Since the SNP’s various victories in the elections on 5th May of this year, the topic has never really been out of the news. In one way or the other – whether falsified ‘statistics’ or exaggerated hyperbole – the notion of a Scotland desperate to break free of the United Kingdom has stalked the mainstream media. Alex Salmond has at times appeared to emulate the bogeyman role previously held by Nick Griffin – a ‘dangerous’ cloak-and-dagger type, revelling in his role as non-specific aggressor against a way of life so routine and banal that most people barely notice it.
To keep the topic in the news at a time when YouGov report that the economy, immigration, health, pensions and tax are the most important issues of the day, this week, the BBC ran a Newsnight special on Scottish independence.
A good deal of it was stereotypical blathering – vaguely Scottish, vaguely Conservative MP Rory Stewart fumbling his romantic metaphors being a cringe-inducing highlight – though Peter Davies raised some good points about why the Labour Party undertook its moronic hack-job of devolution.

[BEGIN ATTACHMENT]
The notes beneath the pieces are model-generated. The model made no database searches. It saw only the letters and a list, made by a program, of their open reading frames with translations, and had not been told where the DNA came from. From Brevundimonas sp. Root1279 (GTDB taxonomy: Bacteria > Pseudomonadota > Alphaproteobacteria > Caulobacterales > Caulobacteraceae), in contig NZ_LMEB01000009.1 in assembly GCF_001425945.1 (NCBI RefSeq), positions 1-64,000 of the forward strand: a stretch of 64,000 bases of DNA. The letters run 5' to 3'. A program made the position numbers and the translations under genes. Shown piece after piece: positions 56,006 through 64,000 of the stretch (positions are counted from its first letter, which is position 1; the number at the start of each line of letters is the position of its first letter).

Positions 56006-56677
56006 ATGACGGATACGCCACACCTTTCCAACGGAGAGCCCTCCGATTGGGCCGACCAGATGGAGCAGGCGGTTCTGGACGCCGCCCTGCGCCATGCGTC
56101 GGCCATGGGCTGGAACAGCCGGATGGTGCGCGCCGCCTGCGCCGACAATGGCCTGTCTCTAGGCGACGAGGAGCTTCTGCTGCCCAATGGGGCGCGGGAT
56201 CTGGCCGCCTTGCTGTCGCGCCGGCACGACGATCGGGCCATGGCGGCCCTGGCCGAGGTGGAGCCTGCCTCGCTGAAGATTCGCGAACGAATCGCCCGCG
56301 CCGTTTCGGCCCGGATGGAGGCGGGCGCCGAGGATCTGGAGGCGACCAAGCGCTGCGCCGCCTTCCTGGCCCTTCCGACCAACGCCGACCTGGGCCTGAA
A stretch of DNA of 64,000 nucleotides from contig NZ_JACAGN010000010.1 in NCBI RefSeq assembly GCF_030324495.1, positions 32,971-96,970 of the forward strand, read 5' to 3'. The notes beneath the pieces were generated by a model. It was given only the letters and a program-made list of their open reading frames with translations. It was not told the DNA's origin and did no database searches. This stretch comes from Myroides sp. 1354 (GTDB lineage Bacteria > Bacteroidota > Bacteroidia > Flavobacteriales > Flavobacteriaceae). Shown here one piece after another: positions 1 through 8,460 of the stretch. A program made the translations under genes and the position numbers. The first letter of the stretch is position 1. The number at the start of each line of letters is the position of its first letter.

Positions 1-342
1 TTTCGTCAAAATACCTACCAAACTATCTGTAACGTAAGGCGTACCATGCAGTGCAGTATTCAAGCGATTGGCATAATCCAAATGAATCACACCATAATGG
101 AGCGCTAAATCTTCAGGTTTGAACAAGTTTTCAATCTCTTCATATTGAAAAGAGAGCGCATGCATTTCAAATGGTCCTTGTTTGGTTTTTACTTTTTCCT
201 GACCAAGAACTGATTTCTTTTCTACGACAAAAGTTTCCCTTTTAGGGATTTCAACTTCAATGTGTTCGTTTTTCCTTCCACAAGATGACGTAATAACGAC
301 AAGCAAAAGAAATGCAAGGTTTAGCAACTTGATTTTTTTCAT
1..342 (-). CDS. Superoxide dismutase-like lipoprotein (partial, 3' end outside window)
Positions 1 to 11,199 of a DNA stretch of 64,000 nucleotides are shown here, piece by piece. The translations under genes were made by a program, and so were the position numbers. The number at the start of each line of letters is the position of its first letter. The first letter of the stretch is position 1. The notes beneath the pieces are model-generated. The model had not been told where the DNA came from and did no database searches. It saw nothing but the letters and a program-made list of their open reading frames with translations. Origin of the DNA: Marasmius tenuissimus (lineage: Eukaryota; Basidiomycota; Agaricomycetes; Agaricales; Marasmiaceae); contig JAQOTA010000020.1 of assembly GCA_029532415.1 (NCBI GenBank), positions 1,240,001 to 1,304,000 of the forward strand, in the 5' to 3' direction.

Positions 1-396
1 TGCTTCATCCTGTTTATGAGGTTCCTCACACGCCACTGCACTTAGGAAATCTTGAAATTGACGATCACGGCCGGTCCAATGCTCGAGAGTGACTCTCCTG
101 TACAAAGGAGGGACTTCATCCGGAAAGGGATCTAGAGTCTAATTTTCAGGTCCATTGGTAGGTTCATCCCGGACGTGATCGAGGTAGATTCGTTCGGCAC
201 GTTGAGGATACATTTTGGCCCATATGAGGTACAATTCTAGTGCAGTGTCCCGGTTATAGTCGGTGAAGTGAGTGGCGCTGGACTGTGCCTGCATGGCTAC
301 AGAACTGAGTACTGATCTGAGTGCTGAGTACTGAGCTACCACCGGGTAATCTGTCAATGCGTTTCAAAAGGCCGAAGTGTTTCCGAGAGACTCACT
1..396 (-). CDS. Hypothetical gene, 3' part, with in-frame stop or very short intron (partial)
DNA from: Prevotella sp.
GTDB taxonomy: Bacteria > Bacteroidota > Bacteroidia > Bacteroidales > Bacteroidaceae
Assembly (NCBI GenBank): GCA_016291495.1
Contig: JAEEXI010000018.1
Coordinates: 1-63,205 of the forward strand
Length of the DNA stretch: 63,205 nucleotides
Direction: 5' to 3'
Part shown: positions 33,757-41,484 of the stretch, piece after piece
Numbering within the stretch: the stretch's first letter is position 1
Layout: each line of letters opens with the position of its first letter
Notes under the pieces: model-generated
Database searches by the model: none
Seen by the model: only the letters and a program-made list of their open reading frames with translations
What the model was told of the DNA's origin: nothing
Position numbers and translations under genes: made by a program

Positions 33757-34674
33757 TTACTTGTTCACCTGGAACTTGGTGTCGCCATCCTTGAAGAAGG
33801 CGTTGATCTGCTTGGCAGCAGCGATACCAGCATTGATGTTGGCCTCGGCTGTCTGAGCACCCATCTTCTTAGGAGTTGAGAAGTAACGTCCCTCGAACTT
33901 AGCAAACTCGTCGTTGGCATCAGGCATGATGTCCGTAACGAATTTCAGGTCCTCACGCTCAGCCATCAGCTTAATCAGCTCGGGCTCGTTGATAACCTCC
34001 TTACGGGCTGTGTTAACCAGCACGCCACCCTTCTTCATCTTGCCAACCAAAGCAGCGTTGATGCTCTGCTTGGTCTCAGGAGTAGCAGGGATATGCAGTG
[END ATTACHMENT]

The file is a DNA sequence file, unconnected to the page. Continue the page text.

Any kind of programme of this sort is going to have its drawbacks – for a start, greater emphasis was placed on people’s opinions of facts rather than constitutional expertise, such is the BBC’s populism. But there were so many elephants in the room that I was surprised that Mark Pritchard hasn’t yet lodged a complaint. The most notable was, predictably, English identity; equally predictable, no Englishman discussed it at length. The only serious attempt to discuss the matter was from Irishman Fergal Keane. His supposed ‘report’ was simply reductionist, revisionist nonsense – propaganda of the very worst sort.